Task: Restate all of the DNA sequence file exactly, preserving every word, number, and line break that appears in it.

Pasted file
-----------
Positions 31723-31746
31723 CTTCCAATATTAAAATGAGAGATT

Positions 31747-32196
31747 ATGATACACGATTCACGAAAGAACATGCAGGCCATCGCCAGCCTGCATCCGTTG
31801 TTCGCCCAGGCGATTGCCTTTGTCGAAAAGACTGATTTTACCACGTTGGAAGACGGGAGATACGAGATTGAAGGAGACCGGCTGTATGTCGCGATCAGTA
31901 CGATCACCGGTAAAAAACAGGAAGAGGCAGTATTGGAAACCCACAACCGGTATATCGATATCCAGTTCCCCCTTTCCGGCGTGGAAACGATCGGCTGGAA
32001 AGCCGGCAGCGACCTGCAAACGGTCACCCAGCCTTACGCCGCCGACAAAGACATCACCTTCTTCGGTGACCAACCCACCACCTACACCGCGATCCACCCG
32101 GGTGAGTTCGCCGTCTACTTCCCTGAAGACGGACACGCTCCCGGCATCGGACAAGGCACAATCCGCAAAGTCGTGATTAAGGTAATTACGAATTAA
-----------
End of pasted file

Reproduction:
Positions 31723-31746
31723 CTTCCAATATTAAAATGAGAGATT

Positions 31747-32196
31747 ATGATACACGATTCACGAAAGAACATGCAGGCCATCGCCAGCCTGCATCCGTTG
31801 TTCGCCCAGGCGATTGCCTTTGTCGAAAAGACTGATTTTACCACGTTGGAAGACGGGAGATACGAGATTGAAGGAGACCGGCTGTATGTCGCGATCAGTA
31901 CGATCACCGGTAAAAAACAGGAAGAGGCAGTATTGGAAACCCACAACCGGTATATCGATATCCAGTTCCCCCTTTCCGGCGTGGAAACGATCGGCTGGAA
32001 AGCCGGCAGCGACCTGCAAACGGTCACCCAGCCTTACGCCGCCGACAAAGACATCACCTTCTTCGGTGACCAACCCACCACCTACACCGCGATCCACCCG
32101 GGTGAGTTCGCCGTCTACTTCCCTGAAGACGGACACGCTCCCGGCATCGGACAAGGCACAATCCGCAAAGTCGTGATTAAGGTAATTACGAATTAA